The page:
The art idea isn’t sustained as a thematic through-line in terms of direct allusion, then. But, as often with Amos, it’s the songs themselves that paint indelible pictures. Pictures that project inwards into the human psyche and back into the world. Pictures that move backwards and forwards in time. Pictures that take us places. There’s delicate impressionism on “Oysters,” with its insistent, twinkling piano motif, its carving out of a space for renewal from past torments, its haunting falsetto vocal part, and Amos’s cherishable two-syllable enunciation of the word “pearl.” There’s broad-brush expressionism on “Rose Dover,” which suggests John and Paul collaborating with Queen on a lullaby. There’s goofy yet pointed political cartooning on the NSA/Snowden/spying jaunt “Giant’s Rolling Pin.” There are sketches, like the all-too-brief “Wild Way,” which finds Amos’s narrator sighing out her anger at her own emotional dependency on another person, though the tone of the song is more sad than seething.

And, of course, there are portraits: of a non-communicative couple trying to work themselves back to intimacy on the Celtic-tinged and Cocteau Twins-referencing “Wedding Day”; of a man fashioning a lost love from the elements on the exquisite, ethereal “Weatherman.” Meanwhile, the striking title track starts out with twitchy Police-ish guitars, ducks into a quintessentially Amos statement of intent (“I’m gonna free myself from your opinion… I’m gonna heal myself from your religion”) and closes as a drifting, gorgeous piano dirge featuring a Vicar’s wife who – yeah! - “plays the bass like a Messiah.” Musically, the album is full of such twists and turns in the arrangements: Beatles-esque bursts, folky flourishes, classical codas, Joni and Ricki Lee Jones-ish jonses. But the textures are warm, clear and embracing, with plenty of space in the mix. At times a further dose of Tori-testosterone wouldn’t go amiss (this kind, to be precise) but the beauty of the production is undeniable.

There are some lovely connections to earlier work, too. Lilting opener “America” suggests a footnote to Scarlet’s Walk (and “Angels”) as it gently probes complacency and apathy in the Obama-era Land of the Free. The twitchy, slightly hokey but inimitably catchy “16 Shades of Blue” serves as the final part in a trilogy connecting ADP’s “Secret Spell” and Abnormally Attracted To Sin’s “Curtain Call” as it highlights the challenges of the ageing process and the necessity of overcoming disempowering voices, Amos reaching the nub of the matter as she whips out: “There are those who say/I am now too old to play.” Ginger from “The Wrong Band” turns up on the brisk but burly first single “Trouble’s Lament” and it’s hard not to hear the voice of The Light Princess’s anti-lachrymose heroine Althea in her defiant: “There are no tears in my eyes.” And the achingly poignant closer “Invisible Boy” suggests a male companion piece to ADP’s great “Girl Disappearing” with a man mired in depression and contemplating retreat prompted back from the brink by some ghostly intervention, the song extending its loving hand of solace to the listener. (This is, by some considerable margin, Amos’s tenderest-ever album about men.) That’s where vital messages can come from, in Amos-land: from the sky, from the land, from a painting, from those long gone, from the whisper of “a scattering of birds.” Part of her great gift as an artist - evident in all the finest songs on Unrepentant Geraldines - is to translate them for us here.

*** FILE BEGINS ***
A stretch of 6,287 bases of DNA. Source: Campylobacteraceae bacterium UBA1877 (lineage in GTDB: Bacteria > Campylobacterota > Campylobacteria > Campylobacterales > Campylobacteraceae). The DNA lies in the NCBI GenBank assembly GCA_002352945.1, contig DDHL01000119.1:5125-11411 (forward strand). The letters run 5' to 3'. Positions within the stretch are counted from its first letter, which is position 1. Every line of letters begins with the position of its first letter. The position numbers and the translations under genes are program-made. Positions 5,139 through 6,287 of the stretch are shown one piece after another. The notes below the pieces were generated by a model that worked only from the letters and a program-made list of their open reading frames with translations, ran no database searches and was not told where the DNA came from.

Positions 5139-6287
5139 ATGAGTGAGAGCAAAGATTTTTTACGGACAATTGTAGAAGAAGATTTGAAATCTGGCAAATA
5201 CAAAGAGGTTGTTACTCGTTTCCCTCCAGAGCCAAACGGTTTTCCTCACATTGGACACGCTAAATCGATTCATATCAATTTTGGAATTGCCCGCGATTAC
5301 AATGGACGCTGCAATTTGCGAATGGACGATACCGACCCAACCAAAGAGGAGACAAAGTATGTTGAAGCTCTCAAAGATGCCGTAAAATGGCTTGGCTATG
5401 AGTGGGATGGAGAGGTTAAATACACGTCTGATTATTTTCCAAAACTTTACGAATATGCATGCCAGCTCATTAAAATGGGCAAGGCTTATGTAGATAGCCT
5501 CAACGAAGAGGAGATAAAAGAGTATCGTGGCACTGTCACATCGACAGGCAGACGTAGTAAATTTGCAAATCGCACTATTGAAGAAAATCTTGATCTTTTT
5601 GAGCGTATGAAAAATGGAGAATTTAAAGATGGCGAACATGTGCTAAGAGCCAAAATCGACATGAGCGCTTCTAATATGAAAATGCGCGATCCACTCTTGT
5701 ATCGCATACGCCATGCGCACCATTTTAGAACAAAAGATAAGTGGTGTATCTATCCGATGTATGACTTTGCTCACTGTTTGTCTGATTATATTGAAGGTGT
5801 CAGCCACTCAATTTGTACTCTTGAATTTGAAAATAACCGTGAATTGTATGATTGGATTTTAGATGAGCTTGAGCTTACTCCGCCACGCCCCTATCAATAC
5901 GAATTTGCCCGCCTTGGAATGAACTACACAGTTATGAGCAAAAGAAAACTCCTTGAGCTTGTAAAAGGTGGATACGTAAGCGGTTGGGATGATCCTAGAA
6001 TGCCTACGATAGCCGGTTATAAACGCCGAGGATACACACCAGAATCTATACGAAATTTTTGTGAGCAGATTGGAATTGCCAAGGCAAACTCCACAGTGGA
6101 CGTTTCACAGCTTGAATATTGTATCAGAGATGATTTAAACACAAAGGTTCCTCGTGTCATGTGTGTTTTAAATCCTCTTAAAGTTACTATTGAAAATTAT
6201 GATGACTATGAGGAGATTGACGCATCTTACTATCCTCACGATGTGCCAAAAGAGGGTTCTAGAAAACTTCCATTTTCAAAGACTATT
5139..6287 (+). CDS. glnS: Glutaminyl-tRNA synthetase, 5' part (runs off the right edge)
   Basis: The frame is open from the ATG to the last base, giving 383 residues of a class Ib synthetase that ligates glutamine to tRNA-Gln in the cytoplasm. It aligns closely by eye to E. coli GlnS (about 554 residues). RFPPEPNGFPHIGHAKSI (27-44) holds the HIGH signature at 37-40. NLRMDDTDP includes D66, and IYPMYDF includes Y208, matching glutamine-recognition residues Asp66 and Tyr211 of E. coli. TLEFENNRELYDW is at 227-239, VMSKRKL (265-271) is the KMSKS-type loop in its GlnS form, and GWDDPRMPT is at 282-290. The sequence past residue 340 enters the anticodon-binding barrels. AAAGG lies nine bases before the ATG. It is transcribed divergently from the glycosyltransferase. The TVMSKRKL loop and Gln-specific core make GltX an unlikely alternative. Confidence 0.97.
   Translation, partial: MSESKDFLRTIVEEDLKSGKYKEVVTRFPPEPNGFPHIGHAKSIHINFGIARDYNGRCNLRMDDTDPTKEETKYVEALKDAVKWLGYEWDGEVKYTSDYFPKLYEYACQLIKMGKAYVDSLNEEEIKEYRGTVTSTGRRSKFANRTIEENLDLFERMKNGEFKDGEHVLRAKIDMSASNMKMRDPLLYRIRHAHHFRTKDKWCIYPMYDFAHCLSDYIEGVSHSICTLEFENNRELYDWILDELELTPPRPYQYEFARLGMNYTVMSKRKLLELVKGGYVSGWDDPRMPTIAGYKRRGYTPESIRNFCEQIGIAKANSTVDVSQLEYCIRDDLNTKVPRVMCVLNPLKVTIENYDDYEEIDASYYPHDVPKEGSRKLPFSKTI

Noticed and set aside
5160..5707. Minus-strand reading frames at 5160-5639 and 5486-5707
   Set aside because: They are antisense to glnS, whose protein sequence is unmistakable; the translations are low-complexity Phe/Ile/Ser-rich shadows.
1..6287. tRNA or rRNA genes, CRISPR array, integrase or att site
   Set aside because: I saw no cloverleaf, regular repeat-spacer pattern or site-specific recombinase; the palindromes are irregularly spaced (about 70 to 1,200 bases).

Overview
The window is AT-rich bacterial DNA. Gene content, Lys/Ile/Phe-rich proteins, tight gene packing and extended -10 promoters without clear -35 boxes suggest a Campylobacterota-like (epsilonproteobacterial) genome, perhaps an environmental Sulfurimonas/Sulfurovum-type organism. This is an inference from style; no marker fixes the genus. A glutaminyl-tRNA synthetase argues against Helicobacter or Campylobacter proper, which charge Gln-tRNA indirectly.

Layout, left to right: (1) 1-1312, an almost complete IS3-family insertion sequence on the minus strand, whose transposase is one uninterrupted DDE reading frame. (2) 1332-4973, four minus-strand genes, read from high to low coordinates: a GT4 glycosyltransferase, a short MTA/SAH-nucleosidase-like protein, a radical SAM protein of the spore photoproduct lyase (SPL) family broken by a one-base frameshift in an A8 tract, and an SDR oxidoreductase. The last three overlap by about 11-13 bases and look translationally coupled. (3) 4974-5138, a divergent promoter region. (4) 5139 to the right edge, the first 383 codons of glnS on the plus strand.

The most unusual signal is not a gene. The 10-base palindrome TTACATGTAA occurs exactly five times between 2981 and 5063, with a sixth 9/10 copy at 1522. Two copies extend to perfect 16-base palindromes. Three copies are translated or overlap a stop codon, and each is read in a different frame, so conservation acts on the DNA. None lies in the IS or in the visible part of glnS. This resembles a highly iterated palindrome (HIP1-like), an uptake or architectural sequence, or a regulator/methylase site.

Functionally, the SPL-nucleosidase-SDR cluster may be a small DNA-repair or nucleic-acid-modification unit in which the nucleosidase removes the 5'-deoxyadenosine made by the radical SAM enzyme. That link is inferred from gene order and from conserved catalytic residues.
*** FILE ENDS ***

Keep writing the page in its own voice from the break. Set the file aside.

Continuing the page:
At the Royal Albert Hall show, Amos played only two songs from the new album – a stately, chiming “Wild Way” and a meltingly gorgeous “Invisible Boy” which was dedicated “to all the wonderful boys” in the audience. She preferred, as is her wont, to take the crowd on a wide-ranging ride through her extensive catalogue. And what a ride it was: a cathartic emotional work-out with no lags and flags of pace and little let-up in the emotional intensity. This is Amos’s first solo tour since 2005 (though she’s done scattered solo shows in the interim; see here and here) and, positioned between Bösendorfer and keyboards, calling all the shots, her enjoyment of the freedom and spontaneity afforded by the set-up was palpable. As soon as she took to the stage and launched into a supremely pointed and marvellously pissed-off “Parasol” it was clear that she meant business. “This is our living room for the night,” she told the crowd. And so she made it, shrinking the venue to intimacy as she pounded out bruising low notes, bashed at the piano, slithered between keyboards and declaimed her extraordinary anthems of exorcism and empowerment in tones that shifted from tender croon to open-mouthed howl at will.